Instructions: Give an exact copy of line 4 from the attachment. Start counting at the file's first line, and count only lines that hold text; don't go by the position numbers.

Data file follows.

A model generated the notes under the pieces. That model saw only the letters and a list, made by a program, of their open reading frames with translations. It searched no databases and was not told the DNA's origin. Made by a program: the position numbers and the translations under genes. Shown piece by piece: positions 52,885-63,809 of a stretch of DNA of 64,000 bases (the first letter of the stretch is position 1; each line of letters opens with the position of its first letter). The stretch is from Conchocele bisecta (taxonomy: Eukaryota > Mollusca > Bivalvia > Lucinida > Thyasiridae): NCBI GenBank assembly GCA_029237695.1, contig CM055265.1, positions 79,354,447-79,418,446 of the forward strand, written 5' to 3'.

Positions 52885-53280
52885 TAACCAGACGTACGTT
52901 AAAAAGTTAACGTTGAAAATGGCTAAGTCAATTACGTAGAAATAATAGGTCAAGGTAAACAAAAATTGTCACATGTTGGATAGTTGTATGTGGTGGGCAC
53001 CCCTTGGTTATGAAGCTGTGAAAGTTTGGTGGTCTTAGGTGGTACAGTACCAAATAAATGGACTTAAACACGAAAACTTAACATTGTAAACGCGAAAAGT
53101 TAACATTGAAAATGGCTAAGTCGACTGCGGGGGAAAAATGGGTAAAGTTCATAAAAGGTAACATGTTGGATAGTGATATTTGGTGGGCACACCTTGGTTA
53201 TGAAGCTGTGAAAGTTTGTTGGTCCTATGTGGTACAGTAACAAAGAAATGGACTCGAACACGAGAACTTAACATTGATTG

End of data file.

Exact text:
52901 AAAAAGTTAACGTTGAAAATGGCTAAGTCAATTACGTAGAAATAATAGGTCAAGGTAAACAAAAATTGTCACATGTTGGATAGTTGTATGTGGTGGGCAC